This page gives short introductions to the areas of my research interests.
If you are already familiar with these, please go directly to Research Highlights.

Standard Model of Particle Physics

The Standard Model of particle physics is the best description of fundamental interactions we have so far--
it explains the strong, weak, and electromagnetic interactions very well, and fits almost all the data.

Beyond the Standard Model

Still, we know that the Standard Model is incomplete. It does not explain neutrino masses, cannot account for the matter-antimatter asymmetry, and has no clue about Dark Matter or Dark Energy.

So there is some Physics beyond the Standard Model. But what kind of physics ? Theorists make educated guesses and experimentalists test these at the particle accelerators.

Particle physics at the Colliders

Colliding protons or electrons against each other at high energies allows the creation of heavier particles, through the conversion of energy into mass. These particles are often very short-lived, but the study of their properties leads to the understanding of fundamental interactions.

My focus is on the study of processes that involve the "b" quark in the figure above -- the "bottom" quark, or often called as the "beauty" quark. It is five times heavier than the proton, and lives only for a picosecond (a trillionth of a second).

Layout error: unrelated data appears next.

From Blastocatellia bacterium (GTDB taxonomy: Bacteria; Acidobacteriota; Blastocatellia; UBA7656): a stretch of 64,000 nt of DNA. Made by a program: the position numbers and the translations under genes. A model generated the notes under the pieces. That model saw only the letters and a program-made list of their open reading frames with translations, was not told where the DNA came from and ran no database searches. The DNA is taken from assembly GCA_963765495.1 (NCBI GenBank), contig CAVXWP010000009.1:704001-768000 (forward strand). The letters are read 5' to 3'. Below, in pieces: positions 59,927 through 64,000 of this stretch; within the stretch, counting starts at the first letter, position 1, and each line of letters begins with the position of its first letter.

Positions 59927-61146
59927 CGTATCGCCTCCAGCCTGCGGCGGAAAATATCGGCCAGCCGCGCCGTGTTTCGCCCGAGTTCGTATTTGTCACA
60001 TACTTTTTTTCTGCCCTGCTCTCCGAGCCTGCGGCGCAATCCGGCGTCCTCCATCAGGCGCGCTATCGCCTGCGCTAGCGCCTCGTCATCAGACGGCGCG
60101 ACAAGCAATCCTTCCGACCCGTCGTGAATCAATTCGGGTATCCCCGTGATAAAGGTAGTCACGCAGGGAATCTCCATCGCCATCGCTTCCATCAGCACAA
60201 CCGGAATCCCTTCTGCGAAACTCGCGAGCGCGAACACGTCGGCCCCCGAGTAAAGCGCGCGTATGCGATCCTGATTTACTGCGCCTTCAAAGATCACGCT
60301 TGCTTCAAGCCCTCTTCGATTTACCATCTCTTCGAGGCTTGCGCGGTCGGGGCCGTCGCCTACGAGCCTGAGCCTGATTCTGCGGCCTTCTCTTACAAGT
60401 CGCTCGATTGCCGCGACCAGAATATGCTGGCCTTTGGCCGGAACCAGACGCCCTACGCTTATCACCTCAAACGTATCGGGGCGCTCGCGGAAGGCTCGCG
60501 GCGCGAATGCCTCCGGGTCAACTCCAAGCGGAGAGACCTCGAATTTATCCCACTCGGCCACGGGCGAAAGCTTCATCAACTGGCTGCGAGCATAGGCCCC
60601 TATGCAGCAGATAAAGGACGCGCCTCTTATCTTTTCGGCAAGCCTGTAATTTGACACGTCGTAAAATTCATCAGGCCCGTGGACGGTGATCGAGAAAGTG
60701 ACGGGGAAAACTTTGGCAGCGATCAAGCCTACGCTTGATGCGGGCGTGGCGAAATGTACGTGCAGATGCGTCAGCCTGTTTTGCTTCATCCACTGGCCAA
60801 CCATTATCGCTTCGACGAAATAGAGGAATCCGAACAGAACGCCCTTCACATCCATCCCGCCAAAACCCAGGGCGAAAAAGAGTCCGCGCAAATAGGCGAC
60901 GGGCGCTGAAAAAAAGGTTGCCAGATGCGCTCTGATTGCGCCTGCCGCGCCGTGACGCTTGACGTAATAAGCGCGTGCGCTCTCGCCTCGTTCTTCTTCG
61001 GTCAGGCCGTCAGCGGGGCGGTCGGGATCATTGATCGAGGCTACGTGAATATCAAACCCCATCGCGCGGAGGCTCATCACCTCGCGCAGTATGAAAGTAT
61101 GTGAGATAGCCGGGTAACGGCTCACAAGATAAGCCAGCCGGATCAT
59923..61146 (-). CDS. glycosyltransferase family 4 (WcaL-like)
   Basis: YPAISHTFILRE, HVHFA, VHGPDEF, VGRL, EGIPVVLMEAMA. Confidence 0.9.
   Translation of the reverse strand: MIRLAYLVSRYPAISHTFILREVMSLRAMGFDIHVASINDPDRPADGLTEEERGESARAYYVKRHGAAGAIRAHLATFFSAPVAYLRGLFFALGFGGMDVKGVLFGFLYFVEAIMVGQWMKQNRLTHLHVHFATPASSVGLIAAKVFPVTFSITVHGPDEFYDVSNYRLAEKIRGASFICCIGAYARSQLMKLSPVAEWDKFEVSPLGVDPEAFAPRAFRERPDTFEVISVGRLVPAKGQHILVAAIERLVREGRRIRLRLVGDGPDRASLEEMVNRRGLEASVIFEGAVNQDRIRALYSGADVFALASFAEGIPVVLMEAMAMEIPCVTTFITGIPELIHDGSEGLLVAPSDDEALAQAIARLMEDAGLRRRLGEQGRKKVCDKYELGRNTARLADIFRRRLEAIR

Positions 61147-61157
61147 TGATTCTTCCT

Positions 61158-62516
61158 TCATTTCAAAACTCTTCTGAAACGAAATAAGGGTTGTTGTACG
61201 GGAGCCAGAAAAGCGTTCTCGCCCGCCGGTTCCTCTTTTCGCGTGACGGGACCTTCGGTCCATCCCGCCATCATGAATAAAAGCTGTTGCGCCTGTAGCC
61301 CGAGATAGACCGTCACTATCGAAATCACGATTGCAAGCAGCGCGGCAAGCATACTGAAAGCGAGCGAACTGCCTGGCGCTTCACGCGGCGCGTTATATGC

Neutrino Physics

Neutrinos are some of the most elusive particles in the universe. They are the second most abundant particles in the universe, and trillions of them pass through us every second without us even realizing it. At the same time, they help the sun shine, make stars explode, and allow us to see places from where light cannot reach us.

Neutrinos are part of the Standard Model, however the explanation of the origin of their mass would need some mechanism beyond the Standard Model.

Neutrino oscillation phenomenology

Some of the major unknowns about neutrinos are the values of their absolute masses, the ordering of their masses, whether their interactions are different from antineutrinos, and indeed, whether neutrinos can be their own antiparticles.

The answers to these questions would come from experiments that study neutrino oscillations (their change from one flavour to another). These experiments can also reveal unexpected aspects of physics beyond the Standard Model.

Supernova Neutrinos

The neutrinos produced in the core of Type-II supernovae travel through extreme densities, which affects their flavours. The observation of these neutrinos would give us important clues about the neutrino properties and supernova astrophysics.